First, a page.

In fairness, Parcells wasn't the only coach with whom Owens had issues. T.O.'s friction-filled relationship with Steve Mariucci essentially ended his stay in San Francisco, which traded him to Philly after the '03 season (after Owens rejected a deal that would have sent him to Baltimore), and he couldn't handle Andy Reid's taskmaster tendencies during his infamous contract dispute that became such a spectacle during the Eagles' training camp in '05. In each case, Owens felt that his coach sided with a quarterback (Jeff Garcia with the 49ers, McNabb with the Eagles) over him, adding to his sense that he wasn't being extended the proper measure of respect.
"Honestly, of all the head coaches I've had I can definitely say, yeah, this is by far the most respect I've ever been given," Owens said. "Mooch (Mariucci), I felt, showed favoritism toward the quarterback in certain situations. In Philly, it was a battle from the start. I've been wearing spandex (in practice) my whole career, and right away he wants me to wear shorts. I guess they tried to throw their authority around."
Then there was Parcells, who simply pretended to ignore him. In T.O.'s case, that may even have been worse.
Owens is a sensitive man in a profession that does not celebrate such a quality. If you know much about his background, you have a better understanding of why this is so, just as you are given clues as to why he has such an obvious need for attention.
You would also realize, as Jones and many of his players do now, that Parcells could not have done a worse job of bringing out the best in a truly gifted athlete – one who, despite his faults, has consistently performed with passion, intensity and toughness. Yet somehow, the man who defied doctors by playing in Super Bowl XXXIX on a severely sprained ankle and fractured fibula – and nearly spurring the Eagles to an upset victory over the Patriots while making nine catches for 122 yards – was marginalized by Parcells as a wimpy malingerer.
"Honestly, dude, I don't really know what to say," Owens said of his relationship with Parcells, who resigned after the '06 season and is now the Dolphins' vice president of football operations. "It's probably like one of the worst experiences that I've had. I didn't show it, but it was hard. But I dealt with it.
"Look, it's not just me. You've heard so many comments about how this team is much different under this coach and how we've responded to him. I'm not alone. Trust me. Overall, this is a great situation."
Just as significant as the personal animosity between Parcells and Owens were the creative differences that occurred on a professional level. Owens, who had ripped up the league for the Eagles in '04 (he caught 77 passes for 1,200 yards and 14 touchdowns in 14 games before hurting his ankle), wasn't the clear No. 1 option in an offense that also featured wideout Terry Glenn and Pro Bowl tight end Jason Witten.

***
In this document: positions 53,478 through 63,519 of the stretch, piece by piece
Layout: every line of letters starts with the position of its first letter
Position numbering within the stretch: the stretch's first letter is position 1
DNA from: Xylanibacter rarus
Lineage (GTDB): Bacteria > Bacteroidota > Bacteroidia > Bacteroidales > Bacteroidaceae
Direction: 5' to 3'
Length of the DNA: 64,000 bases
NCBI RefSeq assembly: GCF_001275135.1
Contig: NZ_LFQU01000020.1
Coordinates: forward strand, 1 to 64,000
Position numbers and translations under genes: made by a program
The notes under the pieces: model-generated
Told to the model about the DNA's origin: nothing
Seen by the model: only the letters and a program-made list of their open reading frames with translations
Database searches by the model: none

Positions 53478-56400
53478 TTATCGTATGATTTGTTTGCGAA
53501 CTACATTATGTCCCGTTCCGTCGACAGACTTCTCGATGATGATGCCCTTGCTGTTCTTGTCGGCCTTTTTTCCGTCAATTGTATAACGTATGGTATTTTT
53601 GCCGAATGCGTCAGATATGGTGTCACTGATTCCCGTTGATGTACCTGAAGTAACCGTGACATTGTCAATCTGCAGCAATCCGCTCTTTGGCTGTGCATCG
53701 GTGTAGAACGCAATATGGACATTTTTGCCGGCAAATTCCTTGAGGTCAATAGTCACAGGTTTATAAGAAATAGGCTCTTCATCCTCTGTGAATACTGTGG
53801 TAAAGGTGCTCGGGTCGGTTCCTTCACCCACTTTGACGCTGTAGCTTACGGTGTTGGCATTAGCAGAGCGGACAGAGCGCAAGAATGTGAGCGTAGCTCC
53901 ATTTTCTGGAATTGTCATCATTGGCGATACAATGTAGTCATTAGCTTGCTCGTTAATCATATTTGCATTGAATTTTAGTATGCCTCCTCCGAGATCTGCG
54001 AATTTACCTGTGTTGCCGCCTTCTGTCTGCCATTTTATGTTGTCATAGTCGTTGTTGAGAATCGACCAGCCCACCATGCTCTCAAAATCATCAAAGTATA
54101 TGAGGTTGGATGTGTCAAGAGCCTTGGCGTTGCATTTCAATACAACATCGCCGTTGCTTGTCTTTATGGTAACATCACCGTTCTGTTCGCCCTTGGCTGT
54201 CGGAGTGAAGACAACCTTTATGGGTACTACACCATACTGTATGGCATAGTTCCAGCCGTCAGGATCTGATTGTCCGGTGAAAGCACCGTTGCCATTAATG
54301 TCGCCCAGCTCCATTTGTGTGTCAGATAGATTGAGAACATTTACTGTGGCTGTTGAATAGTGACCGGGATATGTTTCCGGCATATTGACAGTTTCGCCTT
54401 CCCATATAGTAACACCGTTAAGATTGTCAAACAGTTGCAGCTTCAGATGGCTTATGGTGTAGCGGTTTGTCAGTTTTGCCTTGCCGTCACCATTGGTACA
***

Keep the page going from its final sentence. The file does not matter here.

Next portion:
The greatest indignity came in the Cowboys' 21-20 wild-card round playoff defeat at Seattle. Though a wave of injuries in the secondary forced the Seahawks to play two corners who'd recently been unemployed, Owens caught just two passes for 26 yards and no touchdowns.
Owens taking instruction from Parcells at camp.
(AP Photo/ MattSlocum)
"I personally don't think Parcells used him in a way where we could win more ballgames," Newman said. "You could see that in Seattle – they had guys off the street playing corner, and we didn't even go after them. I don't think Parcells could've been any worse for T.O. In order to get respect, you've got to give it. Wade gives him a lot of respect, as he should. He hasn't done anything not to deserve it."
In return, Owens has given the Phillips-coached Cowboys a better version of himself. In '06 his route-running was imprecise and his attention to detail wandered. Always dedicated, Owens was nonetheless considered undependable at times by former quarterback Drew Bledsoe, a classic pocket passer who favored crisp, precisely timed throws.
When the mobile and improvisational Tony Romo replaced Bledsoe in October of '06, things improved for Owens. But it wasn't until last season, when he put up near-career-best numbers of 81 catches for 1,355 yards and 15 touchdowns, that the All-Pro version of T.O. resurfaced.
"Oh yeah, from when he first got here, things are completely different," Newman said. "He used to get by with his sheer athletic ability, but now he's concentrating on running excellent routes and being a complete receiver. Some of that was because Terry Glenn was here, and he was a playmaker, too. It was equal opportunity, and if he wanted to get more balls, he had to step it up."